Carson gives a clue. "The planner as advocate, for better urban design and land use planning, died out in the 1960s and 1970s. Planners became process people -- they simply shut their mouths and eyes and let the citizens make the decisions. This is not necessarily negative. It meant that the citizens started making their own decisions with our help and guidance.
"Unfortunately, planners were driven from the field of advocacy by developers and were replaced by environmental activists (in Utah, I'd say its citizen activists)."

I even see some state legislators advocating certain planning positions -- like changing sales tax formulas to address the "zoning for dollars" issue. Where are the planners commenting about this, and other topics?

Carson concludes his essay, "I believe that it is once again time for the planning advocate. I don't care what you advocate as long as you act on your faith. We are people who have strong beliefs. Let us articulate them -- through our Association, through our words, and in the end through our actions."

Amen.

Thursday, September 01, 2005

Writing the Referendum Language

The Utah Supreme Court yesterday heard arguments from both sides in the Sandy gravel pit zoning referendum about the language proposed to go on the ballot. Sandy City attorney Wally Miller has put forward his proposed language, but Save Our Communities members don't like what it says.

Supreme Court justices listened and asked questions, taking under advisement a petition to have the Court write the ballot language. Comments from the justices included, "Is it gobbledygook for voters?" "Wouldn't it be necessary to describe the difference (between the two versions of the zone)?" "We're not here to determine the best language. Our job is to determine if it's true and impartial."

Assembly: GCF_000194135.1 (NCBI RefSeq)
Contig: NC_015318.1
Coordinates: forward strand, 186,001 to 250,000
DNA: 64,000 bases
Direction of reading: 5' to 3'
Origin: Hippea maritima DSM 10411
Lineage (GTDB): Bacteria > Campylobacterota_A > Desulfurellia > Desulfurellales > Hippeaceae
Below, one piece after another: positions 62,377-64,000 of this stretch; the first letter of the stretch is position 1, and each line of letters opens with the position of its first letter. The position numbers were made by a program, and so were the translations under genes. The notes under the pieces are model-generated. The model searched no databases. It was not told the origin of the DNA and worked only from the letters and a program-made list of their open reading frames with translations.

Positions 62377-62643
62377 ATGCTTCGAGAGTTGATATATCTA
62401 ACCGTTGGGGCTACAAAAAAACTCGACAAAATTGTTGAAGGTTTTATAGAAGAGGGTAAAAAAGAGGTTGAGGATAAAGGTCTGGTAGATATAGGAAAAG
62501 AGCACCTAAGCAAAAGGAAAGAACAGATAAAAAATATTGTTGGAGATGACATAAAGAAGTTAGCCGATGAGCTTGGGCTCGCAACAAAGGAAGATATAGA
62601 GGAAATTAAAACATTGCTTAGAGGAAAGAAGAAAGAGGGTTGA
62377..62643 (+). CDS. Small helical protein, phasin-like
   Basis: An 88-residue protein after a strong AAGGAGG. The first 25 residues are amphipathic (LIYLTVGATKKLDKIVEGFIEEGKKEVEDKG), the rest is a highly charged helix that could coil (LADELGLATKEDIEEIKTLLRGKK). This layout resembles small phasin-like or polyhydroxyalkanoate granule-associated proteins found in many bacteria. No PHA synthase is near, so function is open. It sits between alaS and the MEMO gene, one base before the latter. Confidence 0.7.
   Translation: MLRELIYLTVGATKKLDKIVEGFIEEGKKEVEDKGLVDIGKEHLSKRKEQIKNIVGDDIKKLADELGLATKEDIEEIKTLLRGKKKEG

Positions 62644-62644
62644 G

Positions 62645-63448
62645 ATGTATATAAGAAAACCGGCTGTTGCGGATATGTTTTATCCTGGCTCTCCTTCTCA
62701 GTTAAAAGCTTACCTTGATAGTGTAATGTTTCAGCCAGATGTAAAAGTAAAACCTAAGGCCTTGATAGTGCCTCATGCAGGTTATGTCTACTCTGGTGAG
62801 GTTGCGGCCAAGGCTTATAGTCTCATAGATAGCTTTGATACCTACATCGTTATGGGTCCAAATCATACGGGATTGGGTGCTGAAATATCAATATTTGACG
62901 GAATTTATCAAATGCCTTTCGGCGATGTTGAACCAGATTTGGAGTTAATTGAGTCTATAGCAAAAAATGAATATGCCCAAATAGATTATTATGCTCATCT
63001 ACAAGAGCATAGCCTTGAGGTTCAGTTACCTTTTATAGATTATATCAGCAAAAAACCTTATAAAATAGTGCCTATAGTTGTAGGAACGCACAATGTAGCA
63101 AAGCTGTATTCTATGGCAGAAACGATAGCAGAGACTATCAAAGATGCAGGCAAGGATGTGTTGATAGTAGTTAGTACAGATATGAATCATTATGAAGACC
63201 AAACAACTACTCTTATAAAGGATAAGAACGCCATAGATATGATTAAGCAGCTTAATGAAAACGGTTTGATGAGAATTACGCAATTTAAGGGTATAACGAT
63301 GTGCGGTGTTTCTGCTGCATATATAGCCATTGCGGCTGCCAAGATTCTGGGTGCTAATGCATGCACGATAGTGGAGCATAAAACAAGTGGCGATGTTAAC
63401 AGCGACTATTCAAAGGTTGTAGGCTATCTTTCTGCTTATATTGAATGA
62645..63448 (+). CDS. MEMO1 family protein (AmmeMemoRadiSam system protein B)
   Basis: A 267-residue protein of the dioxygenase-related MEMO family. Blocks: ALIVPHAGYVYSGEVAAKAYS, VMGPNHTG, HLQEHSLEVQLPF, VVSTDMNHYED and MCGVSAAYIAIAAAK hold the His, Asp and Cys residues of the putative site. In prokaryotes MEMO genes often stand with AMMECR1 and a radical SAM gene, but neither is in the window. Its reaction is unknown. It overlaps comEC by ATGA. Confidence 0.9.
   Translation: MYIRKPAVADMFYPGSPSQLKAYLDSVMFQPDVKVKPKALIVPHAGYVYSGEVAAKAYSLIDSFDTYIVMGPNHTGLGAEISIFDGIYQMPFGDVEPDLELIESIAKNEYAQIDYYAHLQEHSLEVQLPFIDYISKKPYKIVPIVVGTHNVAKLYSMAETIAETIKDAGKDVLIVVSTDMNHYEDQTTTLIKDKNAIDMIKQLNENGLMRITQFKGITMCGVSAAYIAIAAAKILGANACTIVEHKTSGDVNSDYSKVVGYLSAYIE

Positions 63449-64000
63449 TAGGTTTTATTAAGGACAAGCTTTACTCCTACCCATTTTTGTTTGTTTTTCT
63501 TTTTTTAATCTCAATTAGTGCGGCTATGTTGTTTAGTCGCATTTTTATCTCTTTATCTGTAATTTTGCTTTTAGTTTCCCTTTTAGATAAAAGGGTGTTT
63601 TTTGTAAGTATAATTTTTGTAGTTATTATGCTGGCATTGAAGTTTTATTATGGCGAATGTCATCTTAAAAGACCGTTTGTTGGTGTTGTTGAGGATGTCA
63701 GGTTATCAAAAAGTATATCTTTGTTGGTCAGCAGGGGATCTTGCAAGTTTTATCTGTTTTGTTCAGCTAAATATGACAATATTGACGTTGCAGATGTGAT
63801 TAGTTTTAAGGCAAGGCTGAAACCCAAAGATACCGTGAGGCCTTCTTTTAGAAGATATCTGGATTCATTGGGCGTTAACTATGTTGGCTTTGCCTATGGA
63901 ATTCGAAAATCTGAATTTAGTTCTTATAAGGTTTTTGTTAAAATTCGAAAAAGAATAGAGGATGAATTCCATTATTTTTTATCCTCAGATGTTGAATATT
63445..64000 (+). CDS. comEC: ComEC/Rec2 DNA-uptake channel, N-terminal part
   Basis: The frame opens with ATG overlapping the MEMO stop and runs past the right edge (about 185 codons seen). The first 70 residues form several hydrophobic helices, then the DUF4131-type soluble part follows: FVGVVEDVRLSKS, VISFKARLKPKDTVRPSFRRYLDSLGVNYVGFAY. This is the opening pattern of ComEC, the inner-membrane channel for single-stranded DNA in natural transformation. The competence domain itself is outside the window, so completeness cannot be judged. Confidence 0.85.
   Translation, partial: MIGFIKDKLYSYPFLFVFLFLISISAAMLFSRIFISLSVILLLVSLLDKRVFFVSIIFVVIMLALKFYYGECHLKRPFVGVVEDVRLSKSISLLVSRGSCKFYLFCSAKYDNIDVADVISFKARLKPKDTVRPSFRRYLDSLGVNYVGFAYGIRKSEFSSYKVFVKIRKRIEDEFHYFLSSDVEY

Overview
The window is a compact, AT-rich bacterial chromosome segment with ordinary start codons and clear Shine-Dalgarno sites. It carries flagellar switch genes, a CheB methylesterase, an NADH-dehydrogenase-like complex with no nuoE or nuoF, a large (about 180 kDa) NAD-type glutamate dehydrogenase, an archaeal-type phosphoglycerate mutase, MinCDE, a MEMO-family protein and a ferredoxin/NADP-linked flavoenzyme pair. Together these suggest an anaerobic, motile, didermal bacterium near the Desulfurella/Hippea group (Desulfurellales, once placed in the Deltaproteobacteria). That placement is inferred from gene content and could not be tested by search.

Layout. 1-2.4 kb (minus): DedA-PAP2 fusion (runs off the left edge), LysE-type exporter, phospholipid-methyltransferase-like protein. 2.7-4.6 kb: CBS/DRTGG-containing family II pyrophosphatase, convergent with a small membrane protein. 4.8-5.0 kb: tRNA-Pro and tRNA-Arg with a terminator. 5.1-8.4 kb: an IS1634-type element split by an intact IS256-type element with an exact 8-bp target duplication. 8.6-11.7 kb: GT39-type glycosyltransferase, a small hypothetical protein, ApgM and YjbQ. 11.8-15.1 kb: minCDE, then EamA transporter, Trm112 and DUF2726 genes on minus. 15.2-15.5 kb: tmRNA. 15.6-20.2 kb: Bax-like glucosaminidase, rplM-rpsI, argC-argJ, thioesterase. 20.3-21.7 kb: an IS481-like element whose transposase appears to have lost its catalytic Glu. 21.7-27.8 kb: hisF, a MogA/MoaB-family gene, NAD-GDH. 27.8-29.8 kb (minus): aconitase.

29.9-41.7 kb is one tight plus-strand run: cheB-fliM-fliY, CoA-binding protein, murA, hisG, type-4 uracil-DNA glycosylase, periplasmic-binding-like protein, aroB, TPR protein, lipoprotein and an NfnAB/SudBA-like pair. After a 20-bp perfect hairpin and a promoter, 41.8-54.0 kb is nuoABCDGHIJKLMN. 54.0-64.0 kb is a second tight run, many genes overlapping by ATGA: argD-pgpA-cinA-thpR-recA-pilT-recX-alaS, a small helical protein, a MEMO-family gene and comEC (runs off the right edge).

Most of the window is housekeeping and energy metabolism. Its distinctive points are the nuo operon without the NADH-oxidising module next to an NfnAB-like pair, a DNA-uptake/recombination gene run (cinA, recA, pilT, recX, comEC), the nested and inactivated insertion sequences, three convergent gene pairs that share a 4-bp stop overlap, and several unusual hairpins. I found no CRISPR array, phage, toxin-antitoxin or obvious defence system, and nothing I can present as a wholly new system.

SOC wants it clearly stated in the petition that "big box stores" would be allowed under the new zoning language, but Miller disagrees, saying that term gives a negative connotation to the proposal.

Read more about it in today's DesNews and Trib.

The language proposed by SOC:

"In November 2004, the Sandy City Council voted in favor of Ordinance 04-45. If approved by voters, the Ordinance will amend the zoning category applicable to the 'Gravel Pit'... . Under the current zone, there are nine permitted uses at the Grave Pit, including:
* Single-family residential
* Schools
* Open space
* Business and financila services
Ordinance 04-45, if approved, will allow a number of uses at the Gravel Pit that are prohibited under the current zone, including:
* 'Big box' retailers
* Convenience stores
* Higher density residential (20 units/acre)
Shall Ordinance 04-45 be approved?"

While I thought Sandy City's proposed language was rather vague, this version seems to pull out the specific uses that will get people's dander up. Again, I raise the question, can such issues be well-handled by such a process?

Should New Orleans Be Rebuilt?

Had an interesting comment posted on my blog entry on pioneers embracing smart growth, not about that entry, but instead asking for comment about whether New Orleans ought to be rebuilt in the same location, now that so much of it is damaged because of Hurricane Katrina.

The commenter, Hippodamus, asks, "Why rebuild a City at the original location when the framework and decision matrices for that first location decision have now changed with the passage of time... ."

The same could be said of the many smaller communities along the Mississippi gulf coast that were virtually wiped out by the storm. Perhaps even more so, since they are small since they have to be completely rebuilt, do it somewhere else where they would be safer from such storms.

But how do you replace the infrastructure of a city the size of New Orleans, particularly when the city wasn't completely wiped out? There is some sense to trying to do so, but practically it just doesn't seem possible to me.

Hippodamus asks for comments. Feel free.